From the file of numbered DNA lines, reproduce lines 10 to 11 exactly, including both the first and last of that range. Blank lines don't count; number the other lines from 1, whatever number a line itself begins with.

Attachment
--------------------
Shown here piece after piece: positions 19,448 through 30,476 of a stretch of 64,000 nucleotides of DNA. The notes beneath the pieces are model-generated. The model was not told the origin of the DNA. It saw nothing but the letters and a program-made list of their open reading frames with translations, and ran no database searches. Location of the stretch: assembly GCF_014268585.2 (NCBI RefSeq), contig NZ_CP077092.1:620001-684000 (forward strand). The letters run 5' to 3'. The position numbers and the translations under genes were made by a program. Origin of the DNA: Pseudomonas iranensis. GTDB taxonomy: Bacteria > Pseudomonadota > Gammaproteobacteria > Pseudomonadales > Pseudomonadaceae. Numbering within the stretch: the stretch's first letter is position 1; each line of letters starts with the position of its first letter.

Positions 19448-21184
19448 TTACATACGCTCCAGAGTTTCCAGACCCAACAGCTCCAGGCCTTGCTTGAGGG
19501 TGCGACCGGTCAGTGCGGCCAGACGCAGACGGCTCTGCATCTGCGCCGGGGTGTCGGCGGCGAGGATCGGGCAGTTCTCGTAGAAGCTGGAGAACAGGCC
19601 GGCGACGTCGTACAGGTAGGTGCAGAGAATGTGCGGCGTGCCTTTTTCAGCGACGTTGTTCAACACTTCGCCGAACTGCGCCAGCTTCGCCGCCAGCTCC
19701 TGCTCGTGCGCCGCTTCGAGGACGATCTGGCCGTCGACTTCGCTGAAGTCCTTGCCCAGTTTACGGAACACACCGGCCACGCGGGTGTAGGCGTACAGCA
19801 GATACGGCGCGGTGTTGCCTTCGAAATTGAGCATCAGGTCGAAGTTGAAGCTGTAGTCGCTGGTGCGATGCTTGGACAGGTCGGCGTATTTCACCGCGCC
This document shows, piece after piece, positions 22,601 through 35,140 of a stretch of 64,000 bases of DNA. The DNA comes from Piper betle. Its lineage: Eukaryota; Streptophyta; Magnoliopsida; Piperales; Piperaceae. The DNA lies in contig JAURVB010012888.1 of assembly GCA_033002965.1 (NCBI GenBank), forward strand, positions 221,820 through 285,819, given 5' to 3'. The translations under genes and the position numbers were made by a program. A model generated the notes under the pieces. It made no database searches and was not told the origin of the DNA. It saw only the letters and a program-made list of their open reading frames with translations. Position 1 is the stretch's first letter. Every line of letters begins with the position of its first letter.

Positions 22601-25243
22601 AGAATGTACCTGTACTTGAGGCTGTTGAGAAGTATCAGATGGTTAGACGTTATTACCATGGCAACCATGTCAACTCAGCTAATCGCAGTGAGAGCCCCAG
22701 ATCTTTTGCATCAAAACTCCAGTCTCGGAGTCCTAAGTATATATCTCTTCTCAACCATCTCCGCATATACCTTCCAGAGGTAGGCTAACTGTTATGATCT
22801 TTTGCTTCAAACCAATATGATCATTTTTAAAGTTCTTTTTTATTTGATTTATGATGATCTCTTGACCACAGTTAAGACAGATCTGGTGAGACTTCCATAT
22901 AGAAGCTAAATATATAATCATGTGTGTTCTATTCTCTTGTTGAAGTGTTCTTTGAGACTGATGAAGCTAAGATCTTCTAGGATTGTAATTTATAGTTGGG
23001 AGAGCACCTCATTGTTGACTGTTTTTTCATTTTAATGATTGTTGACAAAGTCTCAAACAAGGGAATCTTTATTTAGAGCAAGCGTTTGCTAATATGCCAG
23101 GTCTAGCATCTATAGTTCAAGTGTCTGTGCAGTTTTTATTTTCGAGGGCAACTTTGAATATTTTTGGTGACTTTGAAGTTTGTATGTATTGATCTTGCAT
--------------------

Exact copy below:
22601 AGAATGTACCTGTACTTGAGGCTGTTGAGAAGTATCAGATGGTTAGACGTTATTACCATGGCAACCATGTCAACTCAGCTAATCGCAGTGAGAGCCCCAG
22701 ATCTTTTGCATCAAAACTCCAGTCTCGGAGTCCTAAGTATATATCTCTTCTCAACCATCTCCGCATATACCTTCCAGAGGTAGGCTAACTGTTATGATCT